Compare any two graphics cards:
GeForce 8400 GS 512MB vs Radeon HD 5450
IntroThe GeForce 8400 GS 512MB uses a 80 nm design. nVidia has clocked the core speed at 650 MHz. The DDR2 RAM is set to run at a frequency of 400 MHz on this particular model. It features 16 SPUs along with 8 Texture Address Units and 4 Rasterization Operator Units.
Compare all that to the Radeon HD 5450, which uses a 40 nm design. AMD has clocked the core frequency at 650 MHz. The DDR3 RAM works at a frequency of 800 MHz on this specific model. It features 80(16x5) SPUs as well as 8 Texture Address Units and 4 ROPs.
Power Usage and Theoretical Benchmarks
Power Consumption (Max TDP)
In theory, the Radeon HD 5450 should be quite a bit faster than the GeForce 8400 GS 512MB in general. (explain)
Texel RateBoth cards have the exact same texel rate, so theoretically they should be equally good at at AF. (explain)
Pixel RateBoth cards have exactly the same pixel rate, so in theory they should be equally good at at full screen anti-aliasing, and be able to handle the same screen resolutions. (explain)
Please note that the above 'benchmarks' are all just theoretical - the results were calculated based on the card's specifications, and real-world performance may (and probably will) vary at least a bit.
Please note that the price comparisons are based on search keywords - sometimes it might show cards with very similar names that are not exactly the same as the one chosen in the comparison. We do try to filter out the wrong results as best we can, though.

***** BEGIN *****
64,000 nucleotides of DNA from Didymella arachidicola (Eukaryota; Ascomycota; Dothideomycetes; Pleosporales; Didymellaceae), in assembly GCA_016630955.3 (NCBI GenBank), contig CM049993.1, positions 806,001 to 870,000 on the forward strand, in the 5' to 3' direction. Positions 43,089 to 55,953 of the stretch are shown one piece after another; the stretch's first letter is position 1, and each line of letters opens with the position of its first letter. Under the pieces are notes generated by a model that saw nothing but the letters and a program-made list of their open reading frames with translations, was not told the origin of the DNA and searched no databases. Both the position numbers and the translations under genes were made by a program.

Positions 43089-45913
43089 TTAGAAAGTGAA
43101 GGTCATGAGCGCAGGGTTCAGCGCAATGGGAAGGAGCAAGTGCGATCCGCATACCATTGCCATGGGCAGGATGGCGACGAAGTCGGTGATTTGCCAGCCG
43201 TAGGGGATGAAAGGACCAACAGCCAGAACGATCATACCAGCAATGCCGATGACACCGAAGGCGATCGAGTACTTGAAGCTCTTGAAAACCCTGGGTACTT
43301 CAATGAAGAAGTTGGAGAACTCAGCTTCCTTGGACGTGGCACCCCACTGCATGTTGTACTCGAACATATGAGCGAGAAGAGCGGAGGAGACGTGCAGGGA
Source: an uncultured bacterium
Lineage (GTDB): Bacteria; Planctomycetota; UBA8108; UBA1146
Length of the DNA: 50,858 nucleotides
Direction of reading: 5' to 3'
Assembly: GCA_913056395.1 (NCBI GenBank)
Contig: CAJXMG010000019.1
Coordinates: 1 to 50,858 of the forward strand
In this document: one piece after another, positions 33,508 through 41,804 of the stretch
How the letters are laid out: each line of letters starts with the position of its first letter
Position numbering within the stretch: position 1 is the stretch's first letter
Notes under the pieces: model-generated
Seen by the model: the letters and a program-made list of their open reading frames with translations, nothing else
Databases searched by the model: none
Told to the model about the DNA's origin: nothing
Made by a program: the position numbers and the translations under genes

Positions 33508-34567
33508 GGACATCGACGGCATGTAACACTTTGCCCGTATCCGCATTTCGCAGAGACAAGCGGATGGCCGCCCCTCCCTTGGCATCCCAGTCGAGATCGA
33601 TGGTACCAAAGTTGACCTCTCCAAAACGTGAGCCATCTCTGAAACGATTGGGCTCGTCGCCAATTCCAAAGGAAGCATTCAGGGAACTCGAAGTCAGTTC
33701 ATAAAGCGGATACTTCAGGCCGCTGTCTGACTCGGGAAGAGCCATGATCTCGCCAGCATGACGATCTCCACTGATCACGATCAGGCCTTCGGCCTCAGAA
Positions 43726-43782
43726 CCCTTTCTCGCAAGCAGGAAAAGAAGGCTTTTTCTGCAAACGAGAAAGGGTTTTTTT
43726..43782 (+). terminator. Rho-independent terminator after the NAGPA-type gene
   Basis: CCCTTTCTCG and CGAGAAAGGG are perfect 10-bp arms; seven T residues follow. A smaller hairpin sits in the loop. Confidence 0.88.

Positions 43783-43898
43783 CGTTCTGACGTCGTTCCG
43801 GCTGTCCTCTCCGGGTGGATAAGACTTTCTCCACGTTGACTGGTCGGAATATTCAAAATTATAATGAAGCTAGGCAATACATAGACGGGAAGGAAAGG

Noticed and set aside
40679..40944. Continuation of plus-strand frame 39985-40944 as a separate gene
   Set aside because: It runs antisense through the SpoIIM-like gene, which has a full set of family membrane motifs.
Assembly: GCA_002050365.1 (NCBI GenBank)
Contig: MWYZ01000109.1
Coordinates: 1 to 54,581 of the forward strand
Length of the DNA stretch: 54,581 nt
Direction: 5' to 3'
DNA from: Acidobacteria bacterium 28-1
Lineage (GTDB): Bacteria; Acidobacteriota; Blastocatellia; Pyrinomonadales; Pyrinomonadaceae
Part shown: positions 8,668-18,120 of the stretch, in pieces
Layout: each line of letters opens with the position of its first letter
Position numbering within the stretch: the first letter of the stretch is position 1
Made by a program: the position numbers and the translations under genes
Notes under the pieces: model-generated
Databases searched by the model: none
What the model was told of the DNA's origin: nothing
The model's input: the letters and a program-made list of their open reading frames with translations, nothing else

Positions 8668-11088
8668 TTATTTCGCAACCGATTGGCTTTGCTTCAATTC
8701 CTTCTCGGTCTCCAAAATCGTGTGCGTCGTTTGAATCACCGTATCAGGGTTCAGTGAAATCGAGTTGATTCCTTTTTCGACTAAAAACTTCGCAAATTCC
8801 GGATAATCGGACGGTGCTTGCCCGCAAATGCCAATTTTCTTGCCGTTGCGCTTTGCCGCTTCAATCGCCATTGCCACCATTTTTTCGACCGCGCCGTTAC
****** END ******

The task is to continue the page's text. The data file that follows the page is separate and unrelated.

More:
Memory Bandwidth: Memory bandwidth is the largest amount of data (measured in MB per second) that can be transferred past the external memory interface in a second. The number is calculated by multiplying the card's bus width by its memory speed. If the card has DDR type memory, it must be multiplied by 2 once again. If DDR5, multiply by ANOTHER 2x. The better the memory bandwidth, the faster the card will be in general. It especially helps with anti-aliasing, High Dynamic Range and high resolutions.
Texel Rate: Texel rate is the maximum amount of texture map elements (texels) that can be processed in one second. This is worked out by multiplying the total texture units of the card by the core speed of the chip. The higher the texel rate, the better the card will be at handling texture filtering (anisotropic filtering - AF). It is measured in millions of texels applied in one second.
Pixel Rate: Pixel rate is the maximum amount of pixels that the graphics card could possibly write to its local memory in a second - measured in millions of pixels per second. Pixel rate is worked out by multiplying the number of ROPs by the the card's clock speed. ROPs (Raster Operations Pipelines - aka Render Output Units) are responsible for filling the screen with pixels (the image). The actual pixel rate is also dependant on many other factors, most notably the memory bandwidth - the lower the memory bandwidth is, the lower the ability to reach the maximum fill rate.